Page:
Mr. Speaker, it is my pleasure to take part in the debate on Motion No. 21, presented by the member for Regina—Qu'Appelle, which reads as follows:
That, in the opinion of this House, the government should work towards incorporating a measure of proportional representation in the federal electoral system, making use of a framework which includes: ( a ) a report on proportional representation prepared by an all-party committee after extensive public hearings; ( b ) a referendum to be held on this issue where the question shall be whether electors favour replacing the present system with a system proposed by the committee as concurred in by the House; and ( c ) the referendum may be held either before or at the same time as the next general election.
I will have occasion a little later to come back to each of the points of this motion, but first, we must, as the parliamentary secretary to the government House leader has said, acknowledge the dedicated continuing commitment and consistency of the ideas of our colleague from Regina—Qu'Appelle. For a number of years, he has regularly raised in the House the need to reform the Canadian electoral system.
Why should we reform it? For a number of reasons. First, intrinsically speaking, our first past the post system has a number of advantages to it. The advantage for voters is they can identify directly with the person they elect, to get any jurisdictional problem that may arise dealt with by the elected member.
The system has a number of minor anomalies as well. It can lead to certain distortions, to certain problems that may be due to the fact that the candidate elected is the one receiving the most votes. This is not, however, an absolute majority. Very often an MP can get elected with, who knows, 38%, 40% or 42% of the votes. Thus the majority of the people in the riding will have voted for a candidate other than the person who will be representing them in parliament for four years.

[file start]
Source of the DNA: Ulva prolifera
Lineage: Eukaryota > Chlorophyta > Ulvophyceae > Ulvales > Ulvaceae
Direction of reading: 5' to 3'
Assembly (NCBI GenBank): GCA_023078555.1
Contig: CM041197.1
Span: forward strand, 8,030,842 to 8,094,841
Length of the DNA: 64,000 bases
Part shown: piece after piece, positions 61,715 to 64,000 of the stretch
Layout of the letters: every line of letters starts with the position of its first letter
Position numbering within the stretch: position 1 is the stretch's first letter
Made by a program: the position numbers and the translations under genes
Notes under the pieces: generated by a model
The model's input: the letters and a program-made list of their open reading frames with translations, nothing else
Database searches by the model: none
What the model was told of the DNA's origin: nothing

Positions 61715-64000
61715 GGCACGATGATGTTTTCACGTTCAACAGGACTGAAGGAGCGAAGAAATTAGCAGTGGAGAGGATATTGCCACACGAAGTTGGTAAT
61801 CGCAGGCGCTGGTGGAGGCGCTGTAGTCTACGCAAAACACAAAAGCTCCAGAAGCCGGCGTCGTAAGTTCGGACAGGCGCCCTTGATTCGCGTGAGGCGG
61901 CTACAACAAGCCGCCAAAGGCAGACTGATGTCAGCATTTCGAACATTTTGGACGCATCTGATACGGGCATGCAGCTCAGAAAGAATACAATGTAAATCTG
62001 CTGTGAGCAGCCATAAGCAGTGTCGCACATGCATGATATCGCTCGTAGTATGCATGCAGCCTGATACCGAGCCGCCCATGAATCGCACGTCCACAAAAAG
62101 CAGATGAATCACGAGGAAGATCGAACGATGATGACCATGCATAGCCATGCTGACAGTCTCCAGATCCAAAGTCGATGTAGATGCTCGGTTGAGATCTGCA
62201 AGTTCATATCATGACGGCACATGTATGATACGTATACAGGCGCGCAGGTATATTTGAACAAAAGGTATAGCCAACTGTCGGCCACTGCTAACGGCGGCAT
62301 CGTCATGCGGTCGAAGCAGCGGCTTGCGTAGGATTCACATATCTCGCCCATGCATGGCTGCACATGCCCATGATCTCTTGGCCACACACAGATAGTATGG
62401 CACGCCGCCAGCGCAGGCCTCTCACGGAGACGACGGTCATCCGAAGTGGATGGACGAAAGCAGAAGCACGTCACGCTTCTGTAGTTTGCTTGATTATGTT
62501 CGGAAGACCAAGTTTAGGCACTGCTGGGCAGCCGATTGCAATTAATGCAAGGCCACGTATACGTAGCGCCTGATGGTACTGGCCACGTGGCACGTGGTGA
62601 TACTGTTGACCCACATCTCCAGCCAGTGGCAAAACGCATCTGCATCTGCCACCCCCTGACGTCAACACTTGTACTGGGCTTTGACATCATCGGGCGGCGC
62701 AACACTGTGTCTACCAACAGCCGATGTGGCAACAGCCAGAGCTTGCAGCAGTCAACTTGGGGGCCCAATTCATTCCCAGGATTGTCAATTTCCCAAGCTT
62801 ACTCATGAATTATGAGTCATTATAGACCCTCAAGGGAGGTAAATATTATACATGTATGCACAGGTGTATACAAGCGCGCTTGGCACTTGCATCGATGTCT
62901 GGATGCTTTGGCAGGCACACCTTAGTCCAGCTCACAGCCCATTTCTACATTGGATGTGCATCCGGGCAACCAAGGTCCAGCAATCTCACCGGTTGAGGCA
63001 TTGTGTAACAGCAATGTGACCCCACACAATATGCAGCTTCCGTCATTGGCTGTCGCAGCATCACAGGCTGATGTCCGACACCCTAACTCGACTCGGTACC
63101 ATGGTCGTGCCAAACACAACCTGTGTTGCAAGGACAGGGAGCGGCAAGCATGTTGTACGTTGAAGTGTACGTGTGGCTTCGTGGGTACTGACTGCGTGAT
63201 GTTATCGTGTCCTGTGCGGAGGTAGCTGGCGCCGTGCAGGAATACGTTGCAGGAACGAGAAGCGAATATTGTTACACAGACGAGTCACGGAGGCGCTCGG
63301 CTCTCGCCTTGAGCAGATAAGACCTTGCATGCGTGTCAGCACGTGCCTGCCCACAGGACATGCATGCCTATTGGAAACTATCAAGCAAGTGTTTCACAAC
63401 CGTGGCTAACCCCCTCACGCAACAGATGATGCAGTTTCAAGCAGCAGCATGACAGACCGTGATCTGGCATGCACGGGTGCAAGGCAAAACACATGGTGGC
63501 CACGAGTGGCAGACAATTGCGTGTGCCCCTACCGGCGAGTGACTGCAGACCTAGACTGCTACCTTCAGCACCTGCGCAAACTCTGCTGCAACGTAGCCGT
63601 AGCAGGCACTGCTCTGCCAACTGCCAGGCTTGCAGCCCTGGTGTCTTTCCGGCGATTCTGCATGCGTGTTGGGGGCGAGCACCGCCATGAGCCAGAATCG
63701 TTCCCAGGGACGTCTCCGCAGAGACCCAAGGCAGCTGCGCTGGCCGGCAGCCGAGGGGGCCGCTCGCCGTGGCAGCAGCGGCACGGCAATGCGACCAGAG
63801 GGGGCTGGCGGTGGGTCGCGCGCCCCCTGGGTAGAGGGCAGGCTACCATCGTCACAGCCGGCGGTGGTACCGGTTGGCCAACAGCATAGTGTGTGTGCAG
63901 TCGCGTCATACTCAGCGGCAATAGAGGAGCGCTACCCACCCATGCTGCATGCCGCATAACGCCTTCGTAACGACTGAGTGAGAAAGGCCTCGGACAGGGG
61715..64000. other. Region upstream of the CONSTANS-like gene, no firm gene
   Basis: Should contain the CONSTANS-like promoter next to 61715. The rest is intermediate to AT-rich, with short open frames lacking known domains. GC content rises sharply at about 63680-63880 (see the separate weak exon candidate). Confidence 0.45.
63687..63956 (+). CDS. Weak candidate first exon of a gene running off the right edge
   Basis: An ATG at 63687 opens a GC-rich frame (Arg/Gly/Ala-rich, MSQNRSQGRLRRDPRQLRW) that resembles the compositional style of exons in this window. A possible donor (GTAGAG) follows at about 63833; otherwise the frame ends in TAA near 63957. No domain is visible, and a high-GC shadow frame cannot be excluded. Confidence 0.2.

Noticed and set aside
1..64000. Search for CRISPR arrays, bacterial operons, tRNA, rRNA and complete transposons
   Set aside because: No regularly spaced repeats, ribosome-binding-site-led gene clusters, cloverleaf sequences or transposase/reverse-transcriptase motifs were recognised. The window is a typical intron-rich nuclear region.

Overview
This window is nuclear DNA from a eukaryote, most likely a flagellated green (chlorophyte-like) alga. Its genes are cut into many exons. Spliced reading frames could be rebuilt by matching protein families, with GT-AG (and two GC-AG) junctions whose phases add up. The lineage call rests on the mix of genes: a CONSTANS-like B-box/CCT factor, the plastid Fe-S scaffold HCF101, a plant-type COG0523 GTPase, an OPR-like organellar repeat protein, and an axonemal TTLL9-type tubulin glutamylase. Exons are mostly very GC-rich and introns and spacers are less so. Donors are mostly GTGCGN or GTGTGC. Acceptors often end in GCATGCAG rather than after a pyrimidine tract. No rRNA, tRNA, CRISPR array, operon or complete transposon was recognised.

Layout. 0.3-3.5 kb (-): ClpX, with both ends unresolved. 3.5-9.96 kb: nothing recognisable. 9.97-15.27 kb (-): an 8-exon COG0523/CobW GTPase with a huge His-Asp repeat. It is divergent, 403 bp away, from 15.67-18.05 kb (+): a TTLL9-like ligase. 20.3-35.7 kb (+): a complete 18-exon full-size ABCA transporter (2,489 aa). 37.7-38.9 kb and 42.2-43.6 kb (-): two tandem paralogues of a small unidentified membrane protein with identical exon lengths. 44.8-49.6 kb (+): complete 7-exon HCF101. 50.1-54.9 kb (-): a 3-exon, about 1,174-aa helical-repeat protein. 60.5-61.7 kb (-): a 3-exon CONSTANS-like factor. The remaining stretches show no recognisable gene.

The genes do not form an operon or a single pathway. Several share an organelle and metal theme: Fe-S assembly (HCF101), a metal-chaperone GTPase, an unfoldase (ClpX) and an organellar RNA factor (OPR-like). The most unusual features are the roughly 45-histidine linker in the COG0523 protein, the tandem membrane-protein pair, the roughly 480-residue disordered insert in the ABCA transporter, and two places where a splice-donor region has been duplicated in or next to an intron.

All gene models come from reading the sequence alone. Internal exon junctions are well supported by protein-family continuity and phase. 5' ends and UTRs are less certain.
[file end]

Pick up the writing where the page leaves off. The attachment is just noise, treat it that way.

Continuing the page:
Beyond the intrinsic nature of our political system, our electoral system, there are certain things that have to be acknowledged. On many occasions during the various debates in this House, particularly those involving the hon. member for Regina—Qu'Appelle and the hon. member for Halifax, when I have had the opportunity to speak to this matter, I have stressed the point that, despite the efforts of the election officials and by the chief electoral officer to make voting more accessible, we are forced to conclude to our great surprise, and I must add that this is cause for concern, that voting is on a downward spiral. There is a downward trend. Fewer and fewer people seem interested in public affairs and the electoral process.
This must be of concern to us, because in a democracy, regardless of our efforts to make voting more accessible, fewer and fewer people are exercising their right to vote. This has to be a cause of concern.
Obviously, there are most certainly grounds for a parliamentary committee to address the matter. In the coming months, following the tabling of the chief electoral officer's report dealing with the last election and containing his recommendations, we will have the opportunity to consider the advisability of reforming our electoral system to better meet the expectations of the public.
This time, I hope the government will be more willing to make in depth changes to our electoral system.
Let us now go back to the motion put forward by the hon. member for Regina—Qu'Appelle. The motion specifically refers to a system of proportional representation.
At first glance, the motion seems to be somewhat restrictive. The member for Regina—Qu'Appelle himself talked earlier about implementing a two vote electoral system, which would ensure that any candidate who is elected in a riding got the majority of the vote. However that does not seem to be one of his major concerns, at least from what we see in the motion now before the House.
That might somewhat limit the scope of any debate we could have on the reform of the Canadian electoral system.